As a man today, I have found negotiating gender roles confusing. I am not the only one. Some men believe that the rise of feminism has been emasculating for men. The empowerment of women has confused traditional gender binaries…and, they say, this is for the worse. Some men believe that the alpha male is a relic. The notion of men watching sports, drinking beer, wearing Tap Out t-shirts is antiquated. Other men believe it doesn’t matter anymore. We are all just people, dressing and acting as we please. Some men are feminists, some have male guilt.
We can blame women, or the outside world, or the media, or politicians all we like. I believe that the crisis of masculinity today is not the result of any outside forces as much as it is a true confusion about our nature as individuals and as men.
This is a revelation for me. A revelation is that I am not a warrior.
I am something else. It is not in my nature to be a warrior, and much of my frustration in life has been from not matching up to my perception of masculinity, framed in the language of aggression, strength, and violence. This likely comes as no surprise at all to those who know me (I’m a pretty non-threatening person), but it is much more powerful for me to fully embrace this realization, and take solace in it.
My revelation is that I can find strength, leadership, discipline, and control by tapping into my true nature. The energy I participate in is, and always has been, playful. Peaceful. Childlike. Humorous. There is tremendous strength in peace, just as there is in war. It is not weakness to avoid violence…it takes just as much strength and presence of mind. Maybe, I would argue, even more.
I can let go of my anger at not being tough enough on the basketball court. My frustration with not asserting my strength at work. My disappointment in not confronting men harassing women on a bus or on the street.
I can release my overall frustration in trying to win a game that other men have trained their whole lives to play.
My ability to do any of these things has to come from an honest place. I have to stand up for someone who is being harassed or intimidated, but not as a warrior. I have to stand up because I know what’s right. I have to stand up because of my love for them, and for myself. That is where I will find my strength and my confidence.
Now I realize that all this time, I have been training to play another game. I have instinctual skills and strength that come from my heart, my morality, my peace, and my discipline. I am an expert at this game, yet I have so rarely truly embraced it.
To extrapolate from my own revelations, I wonder….how many other men out there would find peace and strength once they stop chasing a construct of who they imagine they should be? How many men could find strength in embracing their own power?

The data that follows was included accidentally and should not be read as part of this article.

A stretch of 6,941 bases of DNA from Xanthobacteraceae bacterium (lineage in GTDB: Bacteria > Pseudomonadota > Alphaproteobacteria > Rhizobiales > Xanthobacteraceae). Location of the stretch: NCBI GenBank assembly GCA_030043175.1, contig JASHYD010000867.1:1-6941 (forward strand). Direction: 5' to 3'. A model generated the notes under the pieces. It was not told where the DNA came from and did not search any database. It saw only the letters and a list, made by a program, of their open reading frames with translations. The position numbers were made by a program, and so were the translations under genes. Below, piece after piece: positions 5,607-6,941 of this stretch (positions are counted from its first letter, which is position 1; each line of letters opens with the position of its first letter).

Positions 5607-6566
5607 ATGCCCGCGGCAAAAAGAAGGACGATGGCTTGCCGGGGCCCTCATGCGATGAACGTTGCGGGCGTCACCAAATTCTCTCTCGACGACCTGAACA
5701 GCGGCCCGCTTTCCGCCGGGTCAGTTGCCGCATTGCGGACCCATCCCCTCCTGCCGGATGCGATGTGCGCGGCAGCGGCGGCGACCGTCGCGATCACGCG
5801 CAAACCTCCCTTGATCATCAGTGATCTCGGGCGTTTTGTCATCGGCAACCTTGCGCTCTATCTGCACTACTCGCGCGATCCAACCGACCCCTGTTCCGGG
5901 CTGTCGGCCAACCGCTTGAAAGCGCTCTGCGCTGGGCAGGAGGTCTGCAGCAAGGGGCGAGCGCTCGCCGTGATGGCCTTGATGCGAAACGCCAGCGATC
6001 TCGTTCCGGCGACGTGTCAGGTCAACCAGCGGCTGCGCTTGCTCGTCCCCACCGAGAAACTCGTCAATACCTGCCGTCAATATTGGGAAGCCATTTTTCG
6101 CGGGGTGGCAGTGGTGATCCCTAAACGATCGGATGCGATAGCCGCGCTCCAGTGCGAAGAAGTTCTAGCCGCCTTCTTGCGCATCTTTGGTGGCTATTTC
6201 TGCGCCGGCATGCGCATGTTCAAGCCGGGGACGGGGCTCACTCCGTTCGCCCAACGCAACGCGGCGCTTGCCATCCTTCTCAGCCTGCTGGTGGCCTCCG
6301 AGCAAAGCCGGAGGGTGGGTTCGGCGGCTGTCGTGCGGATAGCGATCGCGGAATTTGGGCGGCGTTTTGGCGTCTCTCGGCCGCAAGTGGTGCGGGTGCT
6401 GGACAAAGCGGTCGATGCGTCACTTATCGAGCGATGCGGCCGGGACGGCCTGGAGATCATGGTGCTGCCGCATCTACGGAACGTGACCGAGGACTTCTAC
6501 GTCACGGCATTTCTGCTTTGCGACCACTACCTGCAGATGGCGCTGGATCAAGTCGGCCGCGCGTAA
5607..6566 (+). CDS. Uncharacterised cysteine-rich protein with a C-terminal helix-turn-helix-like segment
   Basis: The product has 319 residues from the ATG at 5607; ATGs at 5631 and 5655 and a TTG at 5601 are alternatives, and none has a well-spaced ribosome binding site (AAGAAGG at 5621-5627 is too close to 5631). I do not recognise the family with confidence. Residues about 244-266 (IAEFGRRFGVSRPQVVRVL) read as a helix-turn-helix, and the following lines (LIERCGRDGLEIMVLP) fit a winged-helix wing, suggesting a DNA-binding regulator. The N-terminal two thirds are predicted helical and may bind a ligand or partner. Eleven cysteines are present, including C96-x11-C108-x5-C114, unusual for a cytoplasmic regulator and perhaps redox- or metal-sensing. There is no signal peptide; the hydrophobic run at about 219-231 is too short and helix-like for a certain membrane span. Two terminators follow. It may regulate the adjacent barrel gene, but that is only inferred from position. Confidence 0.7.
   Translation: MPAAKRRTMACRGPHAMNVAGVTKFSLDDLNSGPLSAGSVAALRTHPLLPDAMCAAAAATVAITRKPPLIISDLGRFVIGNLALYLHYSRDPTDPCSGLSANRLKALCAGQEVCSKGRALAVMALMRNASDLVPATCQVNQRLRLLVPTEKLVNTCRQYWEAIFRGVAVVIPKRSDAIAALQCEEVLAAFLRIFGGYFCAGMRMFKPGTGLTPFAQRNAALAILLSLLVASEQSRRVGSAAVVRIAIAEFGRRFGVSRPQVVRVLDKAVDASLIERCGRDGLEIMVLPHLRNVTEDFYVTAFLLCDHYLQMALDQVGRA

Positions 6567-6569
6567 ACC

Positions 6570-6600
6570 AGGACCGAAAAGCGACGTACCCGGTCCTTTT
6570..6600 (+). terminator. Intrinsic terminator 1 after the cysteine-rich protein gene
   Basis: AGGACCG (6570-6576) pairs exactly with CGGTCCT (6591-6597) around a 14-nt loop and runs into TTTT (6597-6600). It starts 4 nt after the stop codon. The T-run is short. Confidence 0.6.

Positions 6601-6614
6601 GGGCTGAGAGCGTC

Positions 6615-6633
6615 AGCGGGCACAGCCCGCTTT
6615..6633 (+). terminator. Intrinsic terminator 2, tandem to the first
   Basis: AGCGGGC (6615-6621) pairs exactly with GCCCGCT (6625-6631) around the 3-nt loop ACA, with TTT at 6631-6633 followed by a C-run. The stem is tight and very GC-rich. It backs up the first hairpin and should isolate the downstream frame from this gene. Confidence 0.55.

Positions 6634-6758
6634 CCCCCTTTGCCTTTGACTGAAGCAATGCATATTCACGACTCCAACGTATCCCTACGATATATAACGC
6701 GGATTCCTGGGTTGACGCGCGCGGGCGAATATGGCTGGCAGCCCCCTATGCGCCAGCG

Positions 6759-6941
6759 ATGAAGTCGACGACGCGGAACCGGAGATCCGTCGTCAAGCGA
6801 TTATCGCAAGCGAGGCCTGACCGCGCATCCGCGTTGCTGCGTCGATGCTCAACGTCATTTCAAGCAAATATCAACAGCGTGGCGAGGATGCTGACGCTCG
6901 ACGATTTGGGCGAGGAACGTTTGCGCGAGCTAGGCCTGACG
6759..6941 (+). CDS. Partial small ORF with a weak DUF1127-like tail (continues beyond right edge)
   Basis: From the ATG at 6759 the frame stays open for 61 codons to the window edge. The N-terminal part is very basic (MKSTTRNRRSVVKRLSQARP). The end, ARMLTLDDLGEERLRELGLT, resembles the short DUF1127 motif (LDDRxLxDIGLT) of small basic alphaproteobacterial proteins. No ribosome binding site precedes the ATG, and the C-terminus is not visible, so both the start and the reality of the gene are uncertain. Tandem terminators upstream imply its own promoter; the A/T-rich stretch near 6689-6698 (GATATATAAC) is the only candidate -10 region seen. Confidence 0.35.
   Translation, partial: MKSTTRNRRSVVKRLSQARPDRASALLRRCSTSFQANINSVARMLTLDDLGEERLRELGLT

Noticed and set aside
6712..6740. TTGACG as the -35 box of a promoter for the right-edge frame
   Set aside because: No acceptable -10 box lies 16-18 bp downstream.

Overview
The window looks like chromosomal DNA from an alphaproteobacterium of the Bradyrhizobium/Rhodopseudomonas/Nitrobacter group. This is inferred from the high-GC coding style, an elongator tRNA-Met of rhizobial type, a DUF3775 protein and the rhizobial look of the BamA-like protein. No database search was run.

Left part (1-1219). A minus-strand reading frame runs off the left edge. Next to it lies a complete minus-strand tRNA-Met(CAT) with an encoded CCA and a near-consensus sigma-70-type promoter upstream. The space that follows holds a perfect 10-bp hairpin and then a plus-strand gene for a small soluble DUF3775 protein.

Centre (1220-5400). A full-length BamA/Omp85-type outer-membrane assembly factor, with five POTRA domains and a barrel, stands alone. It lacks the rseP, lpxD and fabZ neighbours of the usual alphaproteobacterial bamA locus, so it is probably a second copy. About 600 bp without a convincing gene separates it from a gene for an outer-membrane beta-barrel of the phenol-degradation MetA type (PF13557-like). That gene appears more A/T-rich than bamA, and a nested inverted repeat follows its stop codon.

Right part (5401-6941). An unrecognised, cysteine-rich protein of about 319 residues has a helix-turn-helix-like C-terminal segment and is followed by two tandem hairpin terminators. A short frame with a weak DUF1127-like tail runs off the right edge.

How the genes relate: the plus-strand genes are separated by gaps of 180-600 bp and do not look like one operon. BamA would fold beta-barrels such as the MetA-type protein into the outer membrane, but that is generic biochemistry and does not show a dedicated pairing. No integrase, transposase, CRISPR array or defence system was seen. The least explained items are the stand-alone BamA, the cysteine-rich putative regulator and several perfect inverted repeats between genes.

I now truly know that there is not one masculine energy. What we understand as masculinity is varied and diverse. At the same time, I believe I have discovered a series of helpful models of four distinct forms of masculinity. I believe there are four types of men: The Warrior, The Philosopher, The Monk, and The Bard. Very few men are only one of these, and it may be that these archetypes could be transposed for women as well. Given that I cannot speak from that experience, I am writing about these archetypes as a man.
Over the next few days, please read these as they are intended: as theoretical models to help you on your journey. The language I will use implicitly asks you to accept that there is energy in the world, and that we participate in this energy. I am also asking you to agree (for the sake of the series) that there are indeed four key archetypes of masculinity, with an infinite number of combinations. Think of the primary colours: red, yellow, and blue. You can combine these colours in an incredible variety of ways, yet the results are still derived from three colours (and two shades, of course). If the colours were called something else (blorp, ning, chundle), the results would be the same. If you prefer the word “priest” to “monk”, so be it.
Ultimately, if you think there are five, six, or seven archetypes, it doesn’t matter. What is important is to begin finding individual strength, comfort, and solace in the energy and nature that you were born and raised with. I know that for me, much of my anxiety and frustration has dissipated in the strength and comfort I have found in embracing my own energy. Maybe you will take away some level of comfort as well as you continue on your journey.
Edit: corrected primary colours. Thanks Kevin.
Tomorrow: The Warrior.
—Photo Collin Key/Flickr